Deliver the River: States’ Rights, Cost-Benefit, and Environmental Justice on California’s Stanislaus River
This draft (never finalized) 26 page paper uses the loss of the second most popular commercial whitewater rafting river in America to a dam project that failed to deliver on initial cost-benefit assumptions – the New Melones Dam which flooded the Stanislaus River in California’s Gold Rush country. The paper shows that local communities were misled by the federal government, costing them losses we estimate at $555 million and that serious federal and states’ rights conflicts over water use remain unresolved. The paper offers new insights for the relationship between flawed public policy and water management and environmental cost-benefit analysis, environmental democracy, and environmental justice. The study demonstrates that as California is looking at new ways to manage its water, an opportunity exists to liberate the lost Stanislaus River – offering new commercial benefits to local Sierra foothills communities long forgotten, benefiting long-term agricultural sustainability, and helping to flush out downstream environmental dangers in the San Joaquin River Basin. Sean Kay, a primary author, tragically died before his work could be finalized.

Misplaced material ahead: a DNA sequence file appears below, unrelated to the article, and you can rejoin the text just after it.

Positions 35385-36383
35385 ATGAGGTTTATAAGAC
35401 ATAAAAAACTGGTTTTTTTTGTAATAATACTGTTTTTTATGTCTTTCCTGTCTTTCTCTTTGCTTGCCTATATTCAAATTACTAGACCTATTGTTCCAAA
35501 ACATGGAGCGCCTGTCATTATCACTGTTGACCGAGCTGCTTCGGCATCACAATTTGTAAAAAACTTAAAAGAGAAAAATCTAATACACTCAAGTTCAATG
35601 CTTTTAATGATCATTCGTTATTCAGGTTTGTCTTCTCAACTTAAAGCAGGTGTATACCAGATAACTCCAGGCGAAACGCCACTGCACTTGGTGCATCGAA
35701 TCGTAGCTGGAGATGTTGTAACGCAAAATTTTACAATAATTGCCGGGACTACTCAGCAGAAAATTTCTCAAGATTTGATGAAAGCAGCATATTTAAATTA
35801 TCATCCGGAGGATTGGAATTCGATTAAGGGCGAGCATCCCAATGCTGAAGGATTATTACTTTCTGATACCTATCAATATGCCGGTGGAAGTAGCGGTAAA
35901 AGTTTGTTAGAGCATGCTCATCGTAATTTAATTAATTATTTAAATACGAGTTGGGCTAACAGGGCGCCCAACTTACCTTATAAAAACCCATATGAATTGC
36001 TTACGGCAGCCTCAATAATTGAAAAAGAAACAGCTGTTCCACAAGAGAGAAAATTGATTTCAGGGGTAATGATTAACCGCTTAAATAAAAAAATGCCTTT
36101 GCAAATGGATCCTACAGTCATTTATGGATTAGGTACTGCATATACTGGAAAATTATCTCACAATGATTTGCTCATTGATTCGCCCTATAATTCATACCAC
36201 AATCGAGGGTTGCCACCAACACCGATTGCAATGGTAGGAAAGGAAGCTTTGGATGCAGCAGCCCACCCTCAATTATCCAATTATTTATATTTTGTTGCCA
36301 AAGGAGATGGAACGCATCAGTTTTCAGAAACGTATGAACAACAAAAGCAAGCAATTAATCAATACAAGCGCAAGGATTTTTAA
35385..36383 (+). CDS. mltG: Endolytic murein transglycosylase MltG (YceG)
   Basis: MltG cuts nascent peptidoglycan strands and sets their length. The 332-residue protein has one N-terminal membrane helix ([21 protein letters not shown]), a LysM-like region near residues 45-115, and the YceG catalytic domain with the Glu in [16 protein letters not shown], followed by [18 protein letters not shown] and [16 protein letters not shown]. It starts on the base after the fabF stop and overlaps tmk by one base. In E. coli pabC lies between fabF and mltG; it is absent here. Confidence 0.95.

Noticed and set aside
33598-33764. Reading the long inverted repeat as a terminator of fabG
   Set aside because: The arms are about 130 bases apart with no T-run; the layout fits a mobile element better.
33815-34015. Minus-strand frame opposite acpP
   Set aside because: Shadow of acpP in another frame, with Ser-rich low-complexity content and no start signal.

Date uploaded: Apr 11, 2021
Date last modified: Mar 14, 2023